Commentary Magazine


Topic: less valuable health insurance plans

Liberals Wake Up: ObamaCare Stinks

Bob Herbert has discovered an unpleasant fact about the Senate’s “historic” health-care legislation:

There is a middle-class tax time bomb ticking in the Senate’s version of President Obama’s effort to reform health care. The bill that passed the Senate with such fanfare on Christmas Eve would impose a confiscatory 40 percent excise tax on so-called Cadillac health plans, which are popularly viewed as over-the-top plans held only by the very wealthy. In fact, it’s a tax that in a few years will hammer millions of middle-class policyholders, forcing them to scale back their access to medical care. . . In the first year it would affect relatively few people in the middle class. But because of the steadily rising costs of health care in the U.S., more and more plans would reach the taxation threshold each year.

How could Democrats come up with such a scheme? Well, as Herbert points out, the idea is that those “Cadillac” plans will get slashed and changed, thereby avoiding the excise tax. But alas, “it makes a mockery of President Obama’s repeated pledge that if you like the health coverage you have now, you can keep it.” And if the the “Cadillac” plans become Kia plans after they’ve been cut down to size, what happens to the planned $150B in revenue the excise tax was supposed to generate? It gets fuzzy at that point. Herbert suggests that most of that revenue was supposed to come “from the income taxes paid by workers who have been given pay raises by employers who will have voluntarily handed over the money they saved by offering their employees less valuable health insurance plans. Can you believe it?” In a word, no.

But once again we see that the wonders of ObamaCare seem not so wonderful to liberals. They don’t like the idea of consumers being forced to buy health-insurance policies from big, bad insurance companies. They don’t like the idea of smacking middle-class employees who managed to obtain generous health-care plans from their employers. And you don’t hear too many of them cheering for the massive cuts in Medicare. (Liberals always told us our society was to be judged by how generously we treat the old and sick.)  So why did all those Democrats vote for this thing? Ah, it was historic!

Only rare pieces of legislation attract opponents as diverse as does ObamaCare. But this is what comes from passing something, anything, in a mad holiday rush with the purpose of delivering a political “win” for the White House and avoiding a humiliating failure for the Democratic congressional leadership. But as the Left and Right discover what’s in that legislation, there may in fact be a broad consensus building over the need to just start over. There has got to be something that makes more sense than this.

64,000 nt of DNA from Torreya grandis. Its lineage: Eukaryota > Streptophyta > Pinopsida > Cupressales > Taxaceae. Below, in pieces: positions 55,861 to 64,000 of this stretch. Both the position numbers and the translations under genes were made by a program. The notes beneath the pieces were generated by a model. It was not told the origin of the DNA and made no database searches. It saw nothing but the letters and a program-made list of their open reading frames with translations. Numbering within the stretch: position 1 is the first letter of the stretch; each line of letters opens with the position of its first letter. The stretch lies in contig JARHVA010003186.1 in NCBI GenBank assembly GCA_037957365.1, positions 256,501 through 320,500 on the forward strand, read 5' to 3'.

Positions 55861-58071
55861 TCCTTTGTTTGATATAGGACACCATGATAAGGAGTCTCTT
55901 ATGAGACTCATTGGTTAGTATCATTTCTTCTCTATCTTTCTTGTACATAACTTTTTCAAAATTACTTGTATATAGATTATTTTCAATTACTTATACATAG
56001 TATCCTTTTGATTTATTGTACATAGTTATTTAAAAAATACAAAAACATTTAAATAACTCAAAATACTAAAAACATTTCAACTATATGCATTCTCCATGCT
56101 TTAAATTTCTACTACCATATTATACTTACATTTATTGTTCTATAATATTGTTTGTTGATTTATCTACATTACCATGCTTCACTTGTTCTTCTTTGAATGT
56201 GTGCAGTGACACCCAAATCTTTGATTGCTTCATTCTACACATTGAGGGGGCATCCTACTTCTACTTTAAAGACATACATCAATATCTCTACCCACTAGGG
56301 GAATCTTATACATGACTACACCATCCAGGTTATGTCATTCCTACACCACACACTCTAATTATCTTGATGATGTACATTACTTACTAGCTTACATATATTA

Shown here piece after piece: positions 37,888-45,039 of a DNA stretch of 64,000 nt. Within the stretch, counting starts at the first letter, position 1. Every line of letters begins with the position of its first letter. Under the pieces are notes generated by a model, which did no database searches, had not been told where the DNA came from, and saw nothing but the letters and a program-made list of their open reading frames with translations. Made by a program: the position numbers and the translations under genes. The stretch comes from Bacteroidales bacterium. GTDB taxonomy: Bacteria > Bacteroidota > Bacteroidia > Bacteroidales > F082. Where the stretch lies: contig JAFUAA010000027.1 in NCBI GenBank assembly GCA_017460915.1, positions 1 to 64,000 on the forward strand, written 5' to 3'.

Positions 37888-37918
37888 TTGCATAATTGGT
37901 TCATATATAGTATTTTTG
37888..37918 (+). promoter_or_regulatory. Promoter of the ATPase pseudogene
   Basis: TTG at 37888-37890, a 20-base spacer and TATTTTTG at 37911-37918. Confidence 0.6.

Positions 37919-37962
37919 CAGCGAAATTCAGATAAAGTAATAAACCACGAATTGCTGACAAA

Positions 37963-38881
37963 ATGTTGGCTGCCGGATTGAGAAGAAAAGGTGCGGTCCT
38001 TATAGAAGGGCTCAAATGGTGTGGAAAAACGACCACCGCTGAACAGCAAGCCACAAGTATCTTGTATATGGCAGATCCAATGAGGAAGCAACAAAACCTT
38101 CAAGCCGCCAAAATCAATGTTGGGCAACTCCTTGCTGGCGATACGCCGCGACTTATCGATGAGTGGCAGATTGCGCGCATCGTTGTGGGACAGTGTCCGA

Bob Herbert has discovered an unpleasant fact about the Senate’s “historic” health-care legislation:

There is a middle-class tax time bomb ticking in the Senate’s version of President Obama’s effort to reform health care. The bill that passed the Senate with such fanfare on Christmas Eve would impose a confiscatory 40 percent excise tax on so-called Cadillac health plans, which are popularly viewed as over-the-top plans held only by the very wealthy. In fact, it’s a tax that in a few years will hammer millions of middle-class policyholders, forcing them to scale back their access to medical care. . . In the first year it would affect relatively few people in the middle class. But because of the steadily rising costs of health care in the U.S., more and more plans would reach the taxation threshold each year.

How could Democrats come up with such a scheme? Well, as Herbert points out, the idea is that those “Cadillac” plans will get slashed and changed, thereby avoiding the excise tax. But alas, “it makes a mockery of President Obama’s repeated pledge that if you like the health coverage you have now, you can keep it.” And if the the “Cadillac” plans become Kia plans after they’ve been cut down to size, what happens to the planned $150B in revenue the excise tax was supposed to generate? It gets fuzzy at that point. Herbert suggests that most of that revenue was supposed to come “from the income taxes paid by workers who have been given pay raises by employers who will have voluntarily handed over the money they saved by offering their employees less valuable health insurance plans. Can you believe it?” In a word, no.

But once again we see that the wonders of ObamaCare seem not so wonderful to liberals. They don’t like the idea of consumers being forced to buy health-insurance policies from big, bad insurance companies. They don’t like the idea of smacking middle-class employees who managed to obtain generous health-care plans from their employers. And you don’t hear too many of them cheering for the massive cuts in Medicare. (Liberals always told us our society was to be judged by how generously we treat the old and sick.)  So why did all those Democrats vote for this thing? Ah, it was historic!

Only rare pieces of legislation attract opponents as diverse as does ObamaCare. But this is what comes from passing something, anything, in a mad holiday rush with the purpose of delivering a political “win” for the White House and avoiding a humiliating failure for the Democratic congressional leadership. But as the Left and Right discover what’s in that legislation, there may in fact be a broad consensus building over the need to just start over. There has got to be something that makes more sense than this.

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